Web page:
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Final Harvest: Poems by Emily Dickinson
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Final Harvest: Poems

by Emily Dickinson

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I suppose it was ahead of its time, but now it's dated. ( )
  JVioland | Jul 14, 2014 |
It has taken me a long time (years…) to finish these poems. Generally not reading more than a handful of poems at a time. They deserve to be pondered upon.

This selection by Dickinson scholar, Thomas H. Johnson, has 576 of the 1.775 poems she wrote. While reading this volume I also read Roger Lundin's fine scholarly biography [Emily Dickinson and the Art of Belief] - it made me more aware of her silent secluded world and her many sorrows and struggles.

What I like about Dickinson is her naked honesty - the way she searches her own heart and soul - struggling with doubt, faith, death, immortality and the nature of God. As Roger Lundin writes: She took the full measure of the loss of God and bravely tried to calculate the cost. In the end, as one who both doubted and believed, she resembled Dostoevsky more than Nietzsche. Like the russian novelist, she won her way through doubt to a tenuous but genuine faith.

I know that He exists.
Somewhere - in Silence -
He has hid his rare life
From our gross eyes


Even when she tries to illuminate nature it is an enchanted world - it often points to another reality - a transcendent one.

She can be very difficult to understand - what exactly does she see now or try to convey with those brief sentences? Often I had to give up. But then suddenly there's a genius play on words or an insightful observation that blows you away. And while she's preoccupied with death and pain she can also be funny - so let me end with that:

I'm Nobody! Who are you?
Are you Nobody - too?
Then there's a pair of us?
Don't tell! they'd advertise - you know.

How dreary - to be - Somebody!
How public - like a Frog -
To tell one's name - the livelong June -
To an admiring Bog!


How apt in our reality-tv days :) ( )
3 vote ctpress | Mar 5, 2013 |
This selection contains 576 poems (approximately 1/3 of the total) Emily Dickinson wrote between 1858 and 1884. Each poem is numbered consecutively and given the number in the complete collection, with an approximate date of composition and the date of first publication. Though short, each poem captures a moment precisely, and her contemplations range in theme from death to joy to nature to God. Thomas H. Johnson, the editor of this and a 1955 edition of Dickinson's complete poems, wrote the introduction. An index at the back lists alphabetically the first line of every poem included for easy reference.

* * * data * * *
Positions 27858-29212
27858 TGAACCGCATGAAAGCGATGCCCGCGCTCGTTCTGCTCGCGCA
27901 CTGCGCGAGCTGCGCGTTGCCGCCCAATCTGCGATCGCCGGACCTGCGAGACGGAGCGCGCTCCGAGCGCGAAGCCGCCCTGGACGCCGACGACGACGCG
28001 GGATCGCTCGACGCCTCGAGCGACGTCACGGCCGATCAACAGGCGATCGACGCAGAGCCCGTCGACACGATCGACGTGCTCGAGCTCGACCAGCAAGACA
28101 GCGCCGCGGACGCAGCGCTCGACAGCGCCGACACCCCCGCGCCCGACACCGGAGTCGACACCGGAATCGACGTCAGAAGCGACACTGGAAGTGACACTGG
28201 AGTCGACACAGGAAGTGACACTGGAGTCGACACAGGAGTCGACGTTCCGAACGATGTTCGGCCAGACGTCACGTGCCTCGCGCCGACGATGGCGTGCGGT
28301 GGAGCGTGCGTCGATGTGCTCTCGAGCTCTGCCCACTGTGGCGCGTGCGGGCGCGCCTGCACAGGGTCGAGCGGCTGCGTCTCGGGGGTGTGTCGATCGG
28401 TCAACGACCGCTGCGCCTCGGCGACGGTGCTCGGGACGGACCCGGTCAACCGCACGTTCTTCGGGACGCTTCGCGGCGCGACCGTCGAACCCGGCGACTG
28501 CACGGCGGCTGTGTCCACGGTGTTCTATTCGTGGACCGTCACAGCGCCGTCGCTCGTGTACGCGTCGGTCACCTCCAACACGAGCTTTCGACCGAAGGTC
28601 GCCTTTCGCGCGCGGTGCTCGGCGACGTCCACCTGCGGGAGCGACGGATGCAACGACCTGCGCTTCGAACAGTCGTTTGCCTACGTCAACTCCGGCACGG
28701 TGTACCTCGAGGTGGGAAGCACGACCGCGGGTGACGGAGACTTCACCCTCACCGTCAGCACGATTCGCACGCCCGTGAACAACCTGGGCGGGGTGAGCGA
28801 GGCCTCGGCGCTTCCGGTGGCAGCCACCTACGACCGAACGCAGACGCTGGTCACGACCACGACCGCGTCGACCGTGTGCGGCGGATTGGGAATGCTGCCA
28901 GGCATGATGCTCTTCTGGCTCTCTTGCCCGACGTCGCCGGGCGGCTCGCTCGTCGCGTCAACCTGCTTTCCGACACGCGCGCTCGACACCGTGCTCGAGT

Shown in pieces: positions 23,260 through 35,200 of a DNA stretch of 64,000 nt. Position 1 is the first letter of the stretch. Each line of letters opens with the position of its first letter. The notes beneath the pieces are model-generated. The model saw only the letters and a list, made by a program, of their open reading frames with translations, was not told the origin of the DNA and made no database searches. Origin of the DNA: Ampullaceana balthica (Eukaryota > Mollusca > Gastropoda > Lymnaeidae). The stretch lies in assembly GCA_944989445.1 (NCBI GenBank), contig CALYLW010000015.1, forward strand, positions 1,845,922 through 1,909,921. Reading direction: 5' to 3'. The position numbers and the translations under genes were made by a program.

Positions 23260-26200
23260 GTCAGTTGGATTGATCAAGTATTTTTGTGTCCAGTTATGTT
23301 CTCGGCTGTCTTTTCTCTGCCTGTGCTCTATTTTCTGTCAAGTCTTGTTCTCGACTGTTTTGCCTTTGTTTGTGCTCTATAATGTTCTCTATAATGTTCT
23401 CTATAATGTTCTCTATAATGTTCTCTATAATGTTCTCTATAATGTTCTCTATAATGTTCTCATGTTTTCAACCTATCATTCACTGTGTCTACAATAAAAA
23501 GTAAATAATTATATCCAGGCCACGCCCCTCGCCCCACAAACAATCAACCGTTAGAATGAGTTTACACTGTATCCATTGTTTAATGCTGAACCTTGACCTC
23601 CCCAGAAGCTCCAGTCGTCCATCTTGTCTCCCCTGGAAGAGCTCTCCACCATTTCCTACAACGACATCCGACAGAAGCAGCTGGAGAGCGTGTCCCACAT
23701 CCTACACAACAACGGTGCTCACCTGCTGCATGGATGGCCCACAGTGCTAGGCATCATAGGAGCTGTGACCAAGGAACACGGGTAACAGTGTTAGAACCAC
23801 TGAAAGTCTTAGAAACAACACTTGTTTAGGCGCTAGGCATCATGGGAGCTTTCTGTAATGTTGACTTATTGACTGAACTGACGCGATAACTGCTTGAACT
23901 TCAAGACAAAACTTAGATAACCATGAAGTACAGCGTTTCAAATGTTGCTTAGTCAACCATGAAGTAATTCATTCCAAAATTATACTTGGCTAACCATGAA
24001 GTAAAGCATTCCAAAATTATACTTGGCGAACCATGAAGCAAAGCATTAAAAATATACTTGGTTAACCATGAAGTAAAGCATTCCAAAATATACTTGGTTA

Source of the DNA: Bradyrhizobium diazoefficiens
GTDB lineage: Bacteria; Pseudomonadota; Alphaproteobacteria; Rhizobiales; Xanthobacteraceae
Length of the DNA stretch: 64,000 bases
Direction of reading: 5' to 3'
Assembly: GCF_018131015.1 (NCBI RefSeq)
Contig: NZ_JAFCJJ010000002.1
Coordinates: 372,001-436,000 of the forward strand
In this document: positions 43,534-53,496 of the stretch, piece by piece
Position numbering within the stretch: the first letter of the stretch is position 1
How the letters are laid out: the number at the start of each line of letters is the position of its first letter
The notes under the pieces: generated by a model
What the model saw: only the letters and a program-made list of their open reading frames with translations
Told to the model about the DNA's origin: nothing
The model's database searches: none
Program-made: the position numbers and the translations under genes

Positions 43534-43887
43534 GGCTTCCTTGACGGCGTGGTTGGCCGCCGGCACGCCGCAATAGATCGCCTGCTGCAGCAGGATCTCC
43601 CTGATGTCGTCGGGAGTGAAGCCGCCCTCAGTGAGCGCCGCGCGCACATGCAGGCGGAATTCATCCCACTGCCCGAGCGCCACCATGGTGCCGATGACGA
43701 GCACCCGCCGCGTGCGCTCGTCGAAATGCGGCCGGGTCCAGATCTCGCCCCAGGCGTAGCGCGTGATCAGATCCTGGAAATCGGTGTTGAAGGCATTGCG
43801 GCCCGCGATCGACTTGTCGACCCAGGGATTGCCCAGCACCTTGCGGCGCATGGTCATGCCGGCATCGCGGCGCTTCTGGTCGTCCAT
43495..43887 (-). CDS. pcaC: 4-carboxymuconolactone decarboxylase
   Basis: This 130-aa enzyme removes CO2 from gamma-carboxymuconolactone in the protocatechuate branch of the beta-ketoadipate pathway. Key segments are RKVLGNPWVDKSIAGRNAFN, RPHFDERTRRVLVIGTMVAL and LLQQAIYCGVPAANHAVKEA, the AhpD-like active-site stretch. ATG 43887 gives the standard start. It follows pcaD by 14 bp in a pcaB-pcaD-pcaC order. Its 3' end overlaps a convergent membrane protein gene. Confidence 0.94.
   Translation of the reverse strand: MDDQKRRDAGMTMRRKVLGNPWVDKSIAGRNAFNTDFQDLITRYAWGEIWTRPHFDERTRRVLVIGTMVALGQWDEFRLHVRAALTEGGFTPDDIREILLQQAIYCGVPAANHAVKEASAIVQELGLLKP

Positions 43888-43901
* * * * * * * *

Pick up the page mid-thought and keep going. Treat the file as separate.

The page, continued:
Having not read any poetry since college, I was a little wary of reading a poetry collection for pleasure. I seem to have the same reaction to poetry that many have to reading: it's school-related, it's hard, and it's boring. My reading experience was pleasantly different from what I was expecting. I often understood the main point of the poem, and even when I wasn't quite sure I understood, I had the freedom to move on without worrying about it. I found the introduction helpful, as a nonspecialist, in introducing me to Dickinson's approach to poetry, her contribution to rhyme schemes, and the range of subjects about which she wrote. I often referred back to it as I came to poems that were mentioned specifically, which aided in my understanding. I recognized poems that I had read in the past, such as "He ate and drank the precious Words" and "I'm Nobody, who are you." I expect I will revisit this selection in the future. ( )
3 vote bell7 | Dec 31, 2008 |
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A Complete cross-section of her work is reflected in this selection from emily Dickinson's poetry.

Legacy Library: Emily Dickinson

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